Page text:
Saturday, June 10, 2006

Reflections on the Coma -- 2

One of the problems with accepting the idleness that Dorothea Brande claims is so essential to creativity is that "long periods of rambling leisure" do not jibe very well with our achievement-oriented society. Nor even with some elements of Christianity. As Christians, we're not to be slothful, after all. We don't want to be that door turning on its hinges in the bed! Or that lazy, wimpy person who won't leave his house because "a lion may be in the street!" We need to be up early seeing to the ways of our households, doing heartily whatever our hands find to do... not sitting around staring out the window.

And yet...being busy and industrious can as easily be a product of the flesh as of the Spirit. I didn't believe in Jesus until I was 21 and for all the years before that I was an achiever. I worked hard, I was conscientious, I was responsible, I did the work. I was driven to do the work. Good performance was essential to how I saw myself as a person. Bad performance meant I was bad. A failure. No good. When I got saved, those viewpoints and motivations did not go away. In fact, I believe that achiever stuff is part of my personality to this day, part of the strengths of my flesh. My flesh feels good when I achieve and perform well. It still wants me to do that. But maybe God doesn't so much.

Because we are also told, "It is vain for you to rise up early and sit up late to eat the bread of painful labors. For the Lord gives to His beloved even in his sleep." Sometimes we are told to stand still, sit down, shut up and watch the Lord fight for us. To be still, and know that He is God, that He is good to those who wait for Him. The achiever part of me is not wild about waiting.

Nevertheless the Christian life, I believe, is about experiencing and receiving grace. Over and over God tells us what He has done for us -- everything -- and how much more He wants to do for us. Yet, too often I think we get caught up in doing things for Him, when that's not what He wants at all.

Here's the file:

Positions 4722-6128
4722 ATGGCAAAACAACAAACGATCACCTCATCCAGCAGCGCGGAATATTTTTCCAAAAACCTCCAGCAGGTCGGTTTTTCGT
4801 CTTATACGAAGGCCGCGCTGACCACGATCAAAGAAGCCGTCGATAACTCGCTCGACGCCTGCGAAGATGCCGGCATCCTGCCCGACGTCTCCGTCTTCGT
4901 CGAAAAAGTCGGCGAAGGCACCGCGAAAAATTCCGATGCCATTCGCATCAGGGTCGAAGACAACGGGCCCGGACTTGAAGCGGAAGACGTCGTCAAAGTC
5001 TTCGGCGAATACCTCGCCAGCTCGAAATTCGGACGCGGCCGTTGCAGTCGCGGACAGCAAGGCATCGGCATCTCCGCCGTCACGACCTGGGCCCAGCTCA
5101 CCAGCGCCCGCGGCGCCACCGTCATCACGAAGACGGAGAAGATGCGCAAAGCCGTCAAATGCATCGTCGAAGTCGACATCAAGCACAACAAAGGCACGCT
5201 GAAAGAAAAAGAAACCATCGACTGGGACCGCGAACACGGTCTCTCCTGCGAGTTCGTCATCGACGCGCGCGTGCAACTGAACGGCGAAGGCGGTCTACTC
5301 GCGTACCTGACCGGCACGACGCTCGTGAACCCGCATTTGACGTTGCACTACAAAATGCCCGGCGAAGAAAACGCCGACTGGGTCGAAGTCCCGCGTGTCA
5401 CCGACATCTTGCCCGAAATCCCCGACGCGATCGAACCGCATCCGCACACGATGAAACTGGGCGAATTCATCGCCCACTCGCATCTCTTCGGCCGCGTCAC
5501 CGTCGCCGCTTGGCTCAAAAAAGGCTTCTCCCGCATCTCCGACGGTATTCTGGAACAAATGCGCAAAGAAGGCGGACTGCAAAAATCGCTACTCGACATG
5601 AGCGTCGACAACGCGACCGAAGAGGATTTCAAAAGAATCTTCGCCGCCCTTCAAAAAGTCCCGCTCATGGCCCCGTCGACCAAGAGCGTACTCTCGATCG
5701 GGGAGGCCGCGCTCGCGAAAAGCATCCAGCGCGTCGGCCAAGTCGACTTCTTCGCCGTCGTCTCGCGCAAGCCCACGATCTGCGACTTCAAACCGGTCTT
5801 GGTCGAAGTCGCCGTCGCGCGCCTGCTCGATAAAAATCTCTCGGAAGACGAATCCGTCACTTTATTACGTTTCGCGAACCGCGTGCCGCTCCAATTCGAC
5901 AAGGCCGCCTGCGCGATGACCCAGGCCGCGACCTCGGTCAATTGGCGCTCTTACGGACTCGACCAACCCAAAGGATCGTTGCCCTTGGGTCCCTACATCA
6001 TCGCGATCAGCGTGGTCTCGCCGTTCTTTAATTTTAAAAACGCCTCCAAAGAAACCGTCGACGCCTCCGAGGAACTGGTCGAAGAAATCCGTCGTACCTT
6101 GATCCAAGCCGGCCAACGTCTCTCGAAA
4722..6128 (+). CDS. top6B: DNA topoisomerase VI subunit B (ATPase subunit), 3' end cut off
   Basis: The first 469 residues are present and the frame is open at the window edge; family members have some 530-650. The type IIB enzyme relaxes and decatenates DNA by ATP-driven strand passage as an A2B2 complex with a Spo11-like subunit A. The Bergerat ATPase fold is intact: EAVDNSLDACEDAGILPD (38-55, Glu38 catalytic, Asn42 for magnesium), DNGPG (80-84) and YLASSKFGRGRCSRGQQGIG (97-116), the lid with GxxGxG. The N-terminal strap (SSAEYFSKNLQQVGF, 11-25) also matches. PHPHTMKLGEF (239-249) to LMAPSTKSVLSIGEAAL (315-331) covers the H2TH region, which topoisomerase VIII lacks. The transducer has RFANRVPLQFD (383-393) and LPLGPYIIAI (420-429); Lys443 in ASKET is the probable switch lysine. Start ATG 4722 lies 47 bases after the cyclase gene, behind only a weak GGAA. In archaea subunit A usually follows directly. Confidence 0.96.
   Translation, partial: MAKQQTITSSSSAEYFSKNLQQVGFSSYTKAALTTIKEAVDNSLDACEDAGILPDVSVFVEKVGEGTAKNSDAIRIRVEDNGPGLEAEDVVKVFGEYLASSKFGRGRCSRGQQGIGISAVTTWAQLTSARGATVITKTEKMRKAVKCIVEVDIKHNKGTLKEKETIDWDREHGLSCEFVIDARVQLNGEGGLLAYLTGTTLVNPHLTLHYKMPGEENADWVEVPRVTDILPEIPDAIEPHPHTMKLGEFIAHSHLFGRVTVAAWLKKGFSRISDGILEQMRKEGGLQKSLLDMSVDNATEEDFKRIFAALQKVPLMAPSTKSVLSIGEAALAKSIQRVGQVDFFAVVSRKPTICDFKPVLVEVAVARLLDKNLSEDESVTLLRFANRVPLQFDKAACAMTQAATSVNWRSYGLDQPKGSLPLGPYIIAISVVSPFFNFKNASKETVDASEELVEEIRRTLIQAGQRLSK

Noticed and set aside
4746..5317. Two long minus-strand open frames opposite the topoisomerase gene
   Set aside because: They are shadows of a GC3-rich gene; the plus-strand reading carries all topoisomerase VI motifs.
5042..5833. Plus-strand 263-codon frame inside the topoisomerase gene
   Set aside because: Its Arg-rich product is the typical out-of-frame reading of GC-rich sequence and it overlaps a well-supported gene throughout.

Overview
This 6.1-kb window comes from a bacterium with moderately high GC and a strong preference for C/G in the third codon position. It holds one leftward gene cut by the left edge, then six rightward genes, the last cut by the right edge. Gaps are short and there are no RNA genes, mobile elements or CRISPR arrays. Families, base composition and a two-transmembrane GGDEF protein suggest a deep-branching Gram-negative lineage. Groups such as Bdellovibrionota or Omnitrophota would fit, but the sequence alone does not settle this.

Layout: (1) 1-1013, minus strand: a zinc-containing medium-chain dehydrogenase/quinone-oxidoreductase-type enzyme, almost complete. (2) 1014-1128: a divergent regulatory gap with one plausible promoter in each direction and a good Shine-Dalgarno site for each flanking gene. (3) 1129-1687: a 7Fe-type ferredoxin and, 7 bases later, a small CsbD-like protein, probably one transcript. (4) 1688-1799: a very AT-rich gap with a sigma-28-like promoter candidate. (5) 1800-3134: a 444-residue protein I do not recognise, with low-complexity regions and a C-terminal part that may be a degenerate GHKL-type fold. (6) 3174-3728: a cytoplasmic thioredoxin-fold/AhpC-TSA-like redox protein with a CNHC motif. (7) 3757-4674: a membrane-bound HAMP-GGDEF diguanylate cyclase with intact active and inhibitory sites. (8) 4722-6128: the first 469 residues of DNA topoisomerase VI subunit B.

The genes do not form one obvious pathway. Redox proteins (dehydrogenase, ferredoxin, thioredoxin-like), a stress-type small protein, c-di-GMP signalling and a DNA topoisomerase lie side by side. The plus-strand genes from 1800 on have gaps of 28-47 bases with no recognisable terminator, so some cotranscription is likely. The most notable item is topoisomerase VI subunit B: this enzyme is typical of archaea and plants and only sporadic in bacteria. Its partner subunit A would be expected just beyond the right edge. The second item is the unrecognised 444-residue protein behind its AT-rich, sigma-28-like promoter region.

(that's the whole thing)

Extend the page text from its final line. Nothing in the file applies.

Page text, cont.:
For one thing, He doesn't need us to do anything. He is perfectly and totally self-sufficient. He doesn't need us, He doesn't need the angels, He has always been totally and completely and perfectly happy. He remains happy, with us or without us. His plan will go on whether we conform to it or not.

He doesn't want us to do for Him, He wants us to know Him, and to have His mind in us, to think like He does. He wants us to believe He is who He says He is and live like we do. He wants us to allow Him to conform us so that we will be like Him and in that have the capacity to receive and enjoy all the things He wants to do for us. And some of those things include the times when He gives us the privilege of being used by Him to further His plan and purpose on Earth. But that's not the same as us doing things for Him.

My pastor puts it this way:

Achievement belongs to God; blessing belongs to the Believer...

All that to say we don't always have to be doing something, building something, seeing measurable progress. We have to be obedient, but it's a moment by moment obedience, and I think our being relaxed and patient and calm as we wait, confident that He will see done what He has called us to do, is worth a lot more to Him than our overwraught efforts to "get something worthwhile accomplished today!"

Returning now to my window...